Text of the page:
Existentialism does not necessarily mean nihilism. However, there are nihilists that are existentialists. There are also nihilists that are not existentialists.. Example of them is Michel Focault. He is not an existentialist as he doesn't believe that we have a freedom of choice. However, he is a nihilist as he rejects not only the value of history but also the role of science along with morality and knowledge. The known existentialist-nihilist is Albert Camus whose presentation of the Myth of Sisyphus tells us that everything is nothing and we can't do anything about it.

    Contrary to what many believe, Nietzsche is not a nihilist. He only rejects slave morality and the superstition of Christianity, yet he clearly expresses the importance of will.

    Nihilism is the rejection of will. Existentialism emphasizes it.

    Among the existentialists, Nietzsche, Sartre, Simone De Beauvoir are the ones that give emphasis on free will. De Beauvoir said that we are condemned to make choices.

    In the case of Epicureanism, free will is expressed in the theory of the Swerve and in the rejection of the fear of God and worries about death. Hadn't Epicurus believed in free will, he wouldn't have probably introduced the importance of prudence.

    The core philosophy of existentialism is that "existence precedes essence". I don't think Epicurus would reject such statement. In fact (whether we like it or not) Epicurus was the first to have told the world about that idea.

    Cassius Thanks for a warm welcome. Let me introduce myself then.

    I'm Mike Anyayahan from the Philippines. I'm a freelance writer and a blogger. I studied Bachelor of Arts in Philosophy at Polytechnic University of the Philippines.

    I currently live in Iloilo City, just south of the Philippines. I'm married and a father of two lovely girls.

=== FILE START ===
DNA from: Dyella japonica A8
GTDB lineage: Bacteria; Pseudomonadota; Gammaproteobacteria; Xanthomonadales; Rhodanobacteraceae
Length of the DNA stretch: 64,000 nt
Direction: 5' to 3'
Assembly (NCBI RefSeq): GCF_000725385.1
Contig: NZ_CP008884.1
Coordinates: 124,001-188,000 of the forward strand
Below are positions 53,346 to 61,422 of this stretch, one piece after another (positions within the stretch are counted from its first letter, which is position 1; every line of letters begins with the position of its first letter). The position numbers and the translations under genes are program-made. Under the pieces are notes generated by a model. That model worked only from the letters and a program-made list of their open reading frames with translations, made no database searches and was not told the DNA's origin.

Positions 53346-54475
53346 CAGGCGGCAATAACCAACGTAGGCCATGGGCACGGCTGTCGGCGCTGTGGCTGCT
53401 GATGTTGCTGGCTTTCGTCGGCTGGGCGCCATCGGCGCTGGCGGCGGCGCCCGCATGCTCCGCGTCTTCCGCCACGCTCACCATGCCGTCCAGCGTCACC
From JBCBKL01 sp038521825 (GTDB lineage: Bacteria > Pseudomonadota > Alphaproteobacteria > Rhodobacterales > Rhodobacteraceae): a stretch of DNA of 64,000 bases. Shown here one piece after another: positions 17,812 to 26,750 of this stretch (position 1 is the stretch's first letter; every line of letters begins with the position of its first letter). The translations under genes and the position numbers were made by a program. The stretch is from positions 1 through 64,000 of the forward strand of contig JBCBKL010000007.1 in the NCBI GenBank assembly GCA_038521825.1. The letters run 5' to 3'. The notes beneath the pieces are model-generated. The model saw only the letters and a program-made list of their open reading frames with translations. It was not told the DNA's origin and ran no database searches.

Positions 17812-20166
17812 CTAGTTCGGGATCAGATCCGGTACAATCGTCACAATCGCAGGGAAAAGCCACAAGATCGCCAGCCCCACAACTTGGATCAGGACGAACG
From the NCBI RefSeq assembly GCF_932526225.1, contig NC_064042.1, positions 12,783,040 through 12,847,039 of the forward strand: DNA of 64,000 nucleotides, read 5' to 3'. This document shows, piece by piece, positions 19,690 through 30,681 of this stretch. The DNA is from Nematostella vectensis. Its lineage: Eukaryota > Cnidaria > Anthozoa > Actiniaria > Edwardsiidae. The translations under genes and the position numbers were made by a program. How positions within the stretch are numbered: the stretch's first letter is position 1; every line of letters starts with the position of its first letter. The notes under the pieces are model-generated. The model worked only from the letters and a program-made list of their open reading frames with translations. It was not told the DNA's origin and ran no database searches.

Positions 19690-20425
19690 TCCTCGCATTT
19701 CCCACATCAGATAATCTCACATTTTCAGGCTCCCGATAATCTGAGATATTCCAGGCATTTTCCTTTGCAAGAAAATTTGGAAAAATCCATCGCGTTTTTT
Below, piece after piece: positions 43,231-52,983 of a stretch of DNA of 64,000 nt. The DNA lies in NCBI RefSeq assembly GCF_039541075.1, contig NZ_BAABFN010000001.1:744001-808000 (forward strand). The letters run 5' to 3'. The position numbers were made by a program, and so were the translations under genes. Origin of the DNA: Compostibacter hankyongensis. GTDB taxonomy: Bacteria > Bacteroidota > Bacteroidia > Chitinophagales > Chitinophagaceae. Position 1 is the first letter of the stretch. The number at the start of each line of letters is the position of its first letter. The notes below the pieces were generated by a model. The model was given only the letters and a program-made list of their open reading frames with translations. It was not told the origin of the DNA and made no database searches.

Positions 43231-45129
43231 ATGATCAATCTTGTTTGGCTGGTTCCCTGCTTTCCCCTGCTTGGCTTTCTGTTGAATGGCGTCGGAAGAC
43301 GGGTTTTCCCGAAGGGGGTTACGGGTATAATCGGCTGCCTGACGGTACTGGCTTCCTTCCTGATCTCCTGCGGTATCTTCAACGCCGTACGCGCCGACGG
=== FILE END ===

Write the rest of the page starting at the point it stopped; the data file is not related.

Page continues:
My background in Epicurean philosophy is a product of my complex intellectual development from being a hard-line Marxist communist, to being a Socratic skeptic, then to becoming a Sartrean post-modern existentialist. I did not get into Epicureanism out of nothing. (Well, nothing comes out of nothing. :) ) It was my existentialist distaste of absolutism that led me to dig more on the question of free will.

    As a result, I re-evaluated all my ideological inclinations and questioned my own mode of thoughts. Along the way when I re-examined Marx's doctoral dissertation on Epicurus, I suddenly became curious about Epicurean philosophy.

    While studying Epicurus, I came across Stoicism and entertained the Stoic philosophy in my thoughts for a while. Then I found myself in a dialectic process between Epicureanism and Stoicism.

    But in the end, Epicurenism won my mind and my heart as I found Stoicism lacking in terms of authenticity (I do not say they are hypocrites ;)).

    I became a self-declared Epicurean just a month ago.

    So far, the Epicurean texts I have read are the Letter to Menoeceus, The Principal Doctrines, The Vatican Sayings, and the Book 1 of On Ends by Cicero. I am still in the process of reading Lucretius' On the Nature of Things.

    I am thankful you provided me a list of works to read. I have not yet read some of them so the above list is truly of great help.

    I found the group Epicurean philosophy because it appeared on the sidebar of my FB news feed as suggested group. Perhaps, the algorithm has recognized me as Epicurean based on my posts. Through this, we met, and I became a member here. It's my pleasure to be here.

    I m looking forward to becoming Epicurean friends with you guys. Thanks a lot. :)